As we ease slowly into 2023, I’m looking backwards into the first quarter of 2021 and a wonderfully impressive debut EP from a country with a very small population and a very high number of Black Metal bands. I am of course talking about my favourite place on earth, Iceland, and the band in question is Forsmán, a quartet of highly talented musicians and song writers who hail from Kópavogur, a small town that connects on to the south side of Reykjavík. The EP itself is entitled ‘Dönsum í logans ljóma’ which when translated from Icelandic has the enigmatic name of ‘Let’s dance in the glow of the flame’ and stirs up images of nocturnal campsites in the gloom of winter, lit only by the naked flames and star light. Such a powerful release deserves label backing and it most certainly got it, with German label Ván Records picking up the CD and LP duties, whilst Icelandic label Vánagandr put out the cassette.
Opening track ‘Falsgoð’ really needs no great explanation as to its meaning, but I will mention the fervent vitriol with which the lyrics are written. I had to use an online translator as the band write and perform in their native tongue, but there hatred for gullible is very apparent, as it the desire to burn the scriptures and destroy their prayer houses as well as “Let the executioners of our truth attack the prophets of deceit and smile as they hang on the gallows of corruption and lust.” Further to this there is more detail on those who feed on the poor, on the desperate with lies and malice, before decrying the evil that has swept over their beautiful lands and a rabble rousing cry to be the torchbearers of the false gods destruction whilst also remembering long dead ancestors. Musically the track is a heady and mesmerizing combination of raw, growled vocal work with frostbitten violence spat out at every word, a thoroughly intensive and all consuming drumming style like a maelstrom of Arctic skins being beaten by some Icelandic God of battle, a bleak sounding guitar melody that grinds and crawls forward at a painfully grim pace, and sturdy, murderous bass tones.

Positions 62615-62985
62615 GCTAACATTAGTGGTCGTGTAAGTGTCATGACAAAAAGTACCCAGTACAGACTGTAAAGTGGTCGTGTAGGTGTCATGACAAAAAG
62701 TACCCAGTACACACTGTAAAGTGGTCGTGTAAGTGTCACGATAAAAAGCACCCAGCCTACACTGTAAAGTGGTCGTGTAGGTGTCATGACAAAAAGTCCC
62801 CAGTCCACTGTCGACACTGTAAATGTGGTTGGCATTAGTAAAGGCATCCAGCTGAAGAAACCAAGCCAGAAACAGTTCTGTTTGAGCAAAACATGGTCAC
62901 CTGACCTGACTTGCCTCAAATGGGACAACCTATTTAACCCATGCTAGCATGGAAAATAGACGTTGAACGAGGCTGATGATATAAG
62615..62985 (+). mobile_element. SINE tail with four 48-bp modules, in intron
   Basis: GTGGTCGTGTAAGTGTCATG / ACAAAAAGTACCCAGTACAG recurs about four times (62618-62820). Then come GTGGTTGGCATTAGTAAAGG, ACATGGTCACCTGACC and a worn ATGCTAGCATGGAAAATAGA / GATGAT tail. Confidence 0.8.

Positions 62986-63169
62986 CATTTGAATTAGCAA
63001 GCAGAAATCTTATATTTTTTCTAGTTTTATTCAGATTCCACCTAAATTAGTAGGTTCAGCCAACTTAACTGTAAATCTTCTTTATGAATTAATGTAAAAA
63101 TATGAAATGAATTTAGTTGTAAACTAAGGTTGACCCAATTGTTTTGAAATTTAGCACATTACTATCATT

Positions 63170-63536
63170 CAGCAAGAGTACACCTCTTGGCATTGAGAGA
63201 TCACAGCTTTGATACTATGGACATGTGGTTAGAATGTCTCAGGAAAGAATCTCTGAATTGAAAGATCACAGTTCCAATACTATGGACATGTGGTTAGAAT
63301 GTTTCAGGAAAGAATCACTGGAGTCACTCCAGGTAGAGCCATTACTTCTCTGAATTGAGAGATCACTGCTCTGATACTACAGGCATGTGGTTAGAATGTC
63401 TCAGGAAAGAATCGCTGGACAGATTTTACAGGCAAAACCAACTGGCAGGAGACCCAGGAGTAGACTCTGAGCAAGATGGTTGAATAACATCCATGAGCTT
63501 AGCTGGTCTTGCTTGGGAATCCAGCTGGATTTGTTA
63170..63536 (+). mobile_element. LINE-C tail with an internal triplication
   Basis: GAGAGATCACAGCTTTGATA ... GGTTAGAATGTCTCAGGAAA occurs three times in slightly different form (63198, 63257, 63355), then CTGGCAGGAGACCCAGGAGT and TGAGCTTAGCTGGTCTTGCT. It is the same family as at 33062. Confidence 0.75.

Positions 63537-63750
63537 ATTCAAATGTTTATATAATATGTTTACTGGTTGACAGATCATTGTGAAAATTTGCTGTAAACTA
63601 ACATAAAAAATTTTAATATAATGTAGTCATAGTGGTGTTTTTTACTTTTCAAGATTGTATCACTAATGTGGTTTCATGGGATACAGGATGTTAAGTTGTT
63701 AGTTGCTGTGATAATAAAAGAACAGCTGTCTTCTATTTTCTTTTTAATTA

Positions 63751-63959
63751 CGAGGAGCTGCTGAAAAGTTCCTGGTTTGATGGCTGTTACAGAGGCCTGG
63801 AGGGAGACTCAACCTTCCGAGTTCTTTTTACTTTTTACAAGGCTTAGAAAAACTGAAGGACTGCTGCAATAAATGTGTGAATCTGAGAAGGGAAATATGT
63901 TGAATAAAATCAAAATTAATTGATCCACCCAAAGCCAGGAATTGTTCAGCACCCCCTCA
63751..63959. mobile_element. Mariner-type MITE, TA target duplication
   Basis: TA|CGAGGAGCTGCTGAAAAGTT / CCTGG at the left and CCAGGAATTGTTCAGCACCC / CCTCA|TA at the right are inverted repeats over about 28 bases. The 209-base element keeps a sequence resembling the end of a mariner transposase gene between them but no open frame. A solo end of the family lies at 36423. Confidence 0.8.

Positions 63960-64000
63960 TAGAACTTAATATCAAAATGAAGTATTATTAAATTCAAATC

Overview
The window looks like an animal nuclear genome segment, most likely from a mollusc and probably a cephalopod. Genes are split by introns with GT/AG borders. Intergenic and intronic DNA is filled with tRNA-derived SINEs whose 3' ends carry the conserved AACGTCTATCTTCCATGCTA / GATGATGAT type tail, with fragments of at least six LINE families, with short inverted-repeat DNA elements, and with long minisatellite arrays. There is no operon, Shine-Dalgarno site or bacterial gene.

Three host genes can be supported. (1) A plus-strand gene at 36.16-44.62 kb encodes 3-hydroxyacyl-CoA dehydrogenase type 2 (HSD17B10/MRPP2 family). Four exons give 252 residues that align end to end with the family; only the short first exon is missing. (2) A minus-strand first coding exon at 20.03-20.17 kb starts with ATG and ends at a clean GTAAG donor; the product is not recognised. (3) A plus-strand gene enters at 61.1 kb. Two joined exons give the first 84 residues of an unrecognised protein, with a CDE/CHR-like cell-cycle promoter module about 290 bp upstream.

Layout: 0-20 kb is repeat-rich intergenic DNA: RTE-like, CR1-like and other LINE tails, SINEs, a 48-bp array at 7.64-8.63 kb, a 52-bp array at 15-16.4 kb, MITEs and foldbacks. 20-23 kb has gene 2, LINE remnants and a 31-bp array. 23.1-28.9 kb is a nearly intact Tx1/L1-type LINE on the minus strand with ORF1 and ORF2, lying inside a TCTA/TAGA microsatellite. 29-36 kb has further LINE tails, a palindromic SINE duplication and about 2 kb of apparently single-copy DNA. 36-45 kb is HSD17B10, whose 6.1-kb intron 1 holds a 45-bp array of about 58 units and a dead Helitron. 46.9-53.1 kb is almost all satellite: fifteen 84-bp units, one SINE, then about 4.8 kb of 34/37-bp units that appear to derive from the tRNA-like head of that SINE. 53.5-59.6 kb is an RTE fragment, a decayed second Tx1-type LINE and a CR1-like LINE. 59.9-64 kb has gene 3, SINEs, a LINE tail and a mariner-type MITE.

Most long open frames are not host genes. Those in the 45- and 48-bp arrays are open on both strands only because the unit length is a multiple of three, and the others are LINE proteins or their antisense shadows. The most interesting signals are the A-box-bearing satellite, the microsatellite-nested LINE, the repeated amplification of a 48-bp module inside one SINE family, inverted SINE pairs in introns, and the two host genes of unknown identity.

‘Milli eilífðar og einskis’ (Between eternity and nothingness) talks of an endless and futile search for wisdom. “Lives spent searching for lost shores. Their sands hide writings, which open the gates of wisdom. One golden grain of sand would be worth searching for.” The song ends by speaking of the end of ignorant monarchies, which again I assume refers to Christianity. The musical offering of this track remains rigidly similar to the opening track, though with a faster outpouring of spite and malice as well as a more urgent tone to the guitars. Once more the cataclysmic roar from the vocals is unleashed like a winter storm and whilst the style of vocalists V and M suit Black Metal nicely, they would also easily find a home with some cavernous European Death Metal entity.
The third of four tracks, ‘Vonarglæta’ means the joy of hope and seems to be more of a look back across the centuries to distant ancestors and wars fought in the glacial wilderness of Iceland’s bleak landscape. (I may be wrong on this) more surging riffs and colossal drum tones are the order of the day here as the EP seems to be building through each track in a crescendo of ferocious and bleak beats and tones. The EP closes with ‘Hamfarir’ which simply means disaster, a track that speaks of death, despair and a hard fought war with an enemy that I once again assume to be religion. This is the EP’s most poignant sounding song; it has a distinct end of release feel that I think all good releases should contain. I said that the first three tracks were building to a crescendo, well here there is a final release, one last outpouring of grief and hatred and desperation that manifests itself through a more anguished tone in the vocals, and a slightly mournful tinge to the guitar melodies.
A truly stunning EP is ‘Dönsum í logans ljóma’; a true blast of savage brutality with a surging grace to it, and an eloquence about the lyrics. A full album release from Forsmán would be very welcome.